Hamas Uses Chinese HJ-8L Missile Against Israeli Armor in Gaza

Hamas Uses Chinese HJ-8L Missile Against Israeli Armor in Gaza

In a recent development in the ongoing Gaza conflict, Hamas has released footage showcasing the use of a Chinese-made HJ-8L Red Arrow anti-tank guided missile (ATGM) against an Israeli Namer Combat Engineering Vehicle (CEV). This incident, occurring near Rafah in southern Gaza, has raised questions about the militant group’s weapon acquisition and the evolving nature of asymmetric warfare in the region. “Hamas Uses Chinese HJ-8L Missile Against Israeli Armor in Gaza”.

The video footage reveals the Namer being struck on its side by the missile, resulting in a fire. Subsequently, a Caterpillar 966G wheeled tractor is seen extinguishing the blaze with sand, highlighting the improvised tactics employed in urban warfare scenarios.

The HJ-8, also known as Hongjian-8, is a sophisticated second-generation ATGM system. Originally deployed by the People’s Liberation Army in the late 1980s, it stands as a formidable counterpart to Western systems like the US BGM-71 TOW and the Franco-German MILAN/Euromissile HOT. This Chinese-made weapon has seen action in various global conflicts, including those in Yugoslavia, Sudan, and Sri Lanka.

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Key features of the HJ-8L include

  1. Tube-launched, optically tracked, wire-guided system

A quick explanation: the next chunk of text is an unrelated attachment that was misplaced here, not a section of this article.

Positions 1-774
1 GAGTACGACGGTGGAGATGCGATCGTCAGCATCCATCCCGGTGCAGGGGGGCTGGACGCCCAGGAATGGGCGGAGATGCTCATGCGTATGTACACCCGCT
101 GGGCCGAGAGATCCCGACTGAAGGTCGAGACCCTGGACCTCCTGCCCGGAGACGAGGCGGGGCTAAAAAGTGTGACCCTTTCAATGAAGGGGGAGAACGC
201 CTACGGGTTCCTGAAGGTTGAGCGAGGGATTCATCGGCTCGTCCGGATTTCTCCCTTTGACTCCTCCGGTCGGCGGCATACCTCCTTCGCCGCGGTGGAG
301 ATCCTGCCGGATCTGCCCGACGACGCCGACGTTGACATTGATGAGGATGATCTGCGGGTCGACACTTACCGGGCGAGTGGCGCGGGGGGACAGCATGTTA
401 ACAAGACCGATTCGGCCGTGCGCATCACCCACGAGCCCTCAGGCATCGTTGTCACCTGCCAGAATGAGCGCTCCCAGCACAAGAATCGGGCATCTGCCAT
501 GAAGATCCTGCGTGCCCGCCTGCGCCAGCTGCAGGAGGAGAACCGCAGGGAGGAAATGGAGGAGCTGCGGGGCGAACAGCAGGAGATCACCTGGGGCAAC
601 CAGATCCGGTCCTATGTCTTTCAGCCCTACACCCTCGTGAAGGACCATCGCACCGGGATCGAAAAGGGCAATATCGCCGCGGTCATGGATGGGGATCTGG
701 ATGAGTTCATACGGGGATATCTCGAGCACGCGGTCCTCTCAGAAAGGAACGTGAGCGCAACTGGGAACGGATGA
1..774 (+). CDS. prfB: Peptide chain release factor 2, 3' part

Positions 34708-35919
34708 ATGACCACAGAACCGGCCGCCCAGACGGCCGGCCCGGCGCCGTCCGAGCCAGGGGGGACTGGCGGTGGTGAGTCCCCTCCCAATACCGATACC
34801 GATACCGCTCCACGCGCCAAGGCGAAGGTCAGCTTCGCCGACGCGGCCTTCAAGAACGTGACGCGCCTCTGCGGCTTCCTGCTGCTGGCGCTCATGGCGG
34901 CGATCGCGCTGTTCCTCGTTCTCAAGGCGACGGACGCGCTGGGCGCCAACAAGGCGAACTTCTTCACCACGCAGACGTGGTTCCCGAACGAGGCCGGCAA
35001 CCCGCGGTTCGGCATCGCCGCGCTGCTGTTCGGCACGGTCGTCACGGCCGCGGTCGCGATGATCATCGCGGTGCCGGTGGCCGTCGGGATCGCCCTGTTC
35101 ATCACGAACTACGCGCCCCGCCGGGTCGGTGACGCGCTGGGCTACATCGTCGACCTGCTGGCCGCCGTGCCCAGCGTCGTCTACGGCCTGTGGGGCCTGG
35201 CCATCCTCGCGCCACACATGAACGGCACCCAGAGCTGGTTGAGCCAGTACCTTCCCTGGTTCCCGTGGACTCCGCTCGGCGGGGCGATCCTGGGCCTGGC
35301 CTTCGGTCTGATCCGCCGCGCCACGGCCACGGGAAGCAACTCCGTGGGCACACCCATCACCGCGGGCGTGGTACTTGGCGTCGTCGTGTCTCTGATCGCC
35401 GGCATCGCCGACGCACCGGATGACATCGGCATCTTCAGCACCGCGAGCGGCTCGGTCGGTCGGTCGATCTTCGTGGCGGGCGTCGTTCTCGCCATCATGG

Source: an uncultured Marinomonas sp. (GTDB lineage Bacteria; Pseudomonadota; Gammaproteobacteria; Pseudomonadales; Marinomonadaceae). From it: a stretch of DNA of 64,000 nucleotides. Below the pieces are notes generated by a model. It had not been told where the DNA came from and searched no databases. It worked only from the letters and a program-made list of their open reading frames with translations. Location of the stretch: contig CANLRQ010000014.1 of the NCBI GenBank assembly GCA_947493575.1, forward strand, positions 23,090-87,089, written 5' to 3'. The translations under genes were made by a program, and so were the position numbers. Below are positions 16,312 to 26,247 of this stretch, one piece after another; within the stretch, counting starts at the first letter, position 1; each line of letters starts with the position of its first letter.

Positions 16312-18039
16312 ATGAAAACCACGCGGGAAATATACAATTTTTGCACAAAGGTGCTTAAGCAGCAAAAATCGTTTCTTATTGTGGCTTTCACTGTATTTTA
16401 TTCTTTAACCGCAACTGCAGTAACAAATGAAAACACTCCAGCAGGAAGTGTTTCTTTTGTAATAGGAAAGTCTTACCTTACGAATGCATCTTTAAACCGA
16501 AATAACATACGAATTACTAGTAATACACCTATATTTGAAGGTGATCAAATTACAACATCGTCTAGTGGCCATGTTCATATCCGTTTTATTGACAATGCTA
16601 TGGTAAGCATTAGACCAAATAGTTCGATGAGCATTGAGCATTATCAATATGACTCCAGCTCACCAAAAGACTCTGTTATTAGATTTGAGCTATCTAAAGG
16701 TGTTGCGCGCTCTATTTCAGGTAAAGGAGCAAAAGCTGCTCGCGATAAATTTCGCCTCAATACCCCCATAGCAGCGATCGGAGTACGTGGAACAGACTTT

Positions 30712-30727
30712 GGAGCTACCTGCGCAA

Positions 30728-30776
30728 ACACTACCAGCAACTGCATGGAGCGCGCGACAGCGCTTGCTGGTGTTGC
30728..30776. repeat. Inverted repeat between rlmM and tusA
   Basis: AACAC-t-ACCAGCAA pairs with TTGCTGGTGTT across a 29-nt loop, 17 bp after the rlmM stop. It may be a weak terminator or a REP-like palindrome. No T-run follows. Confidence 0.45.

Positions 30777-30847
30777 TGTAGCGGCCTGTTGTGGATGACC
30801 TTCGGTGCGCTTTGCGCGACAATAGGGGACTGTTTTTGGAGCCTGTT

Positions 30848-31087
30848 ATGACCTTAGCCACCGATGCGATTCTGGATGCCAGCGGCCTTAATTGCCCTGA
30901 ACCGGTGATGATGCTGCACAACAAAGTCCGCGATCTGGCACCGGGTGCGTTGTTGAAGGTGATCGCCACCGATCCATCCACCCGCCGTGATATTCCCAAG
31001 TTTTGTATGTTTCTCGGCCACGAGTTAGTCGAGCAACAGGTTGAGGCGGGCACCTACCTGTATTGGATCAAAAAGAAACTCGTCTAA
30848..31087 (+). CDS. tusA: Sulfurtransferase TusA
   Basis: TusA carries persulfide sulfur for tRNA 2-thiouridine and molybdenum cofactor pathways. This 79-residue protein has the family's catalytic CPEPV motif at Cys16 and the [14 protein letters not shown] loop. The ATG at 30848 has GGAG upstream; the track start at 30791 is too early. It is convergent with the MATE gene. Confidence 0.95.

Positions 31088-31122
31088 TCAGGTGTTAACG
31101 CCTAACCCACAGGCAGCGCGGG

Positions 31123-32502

2. HEAT (High-Explosive Anti-Tank) warhead
  3. Design incorporating elements from multiple Western ATGM systems

The missile’s design showcases a blend of international influences, with its tripod reportedly derived from the BGM-71 TOW, the tracker-control unit from the MILAN, and the missile body from the UK Swingfire. This fusion of technologies underscores the global nature of modern weapons development and proliferation.

The presence of such advanced weaponry in Hamas’s arsenal raises critical questions about arms trafficking and the group’s ability to acquire sophisticated military hardware. It also highlights the challenges faced by conventional forces when confronting non-state actors equipped with state-of-the-art weaponry.

As of now, the Israeli military has not issued an official comment on this specific incident. However, the use of such advanced anti-tank systems by militant groups is likely to influence future military strategies and vehicle designs in conflict zones.

This event serves as a stark reminder of the complexities inherent in modern asymmetric warfare. It underscores the need for continual adaptation in military tactics and technologies to counter evolving threats. Furthermore, it raises important questions about international arms control and the measures necessary to prevent advanced weapons systems from falling into the hands of non-state actors.

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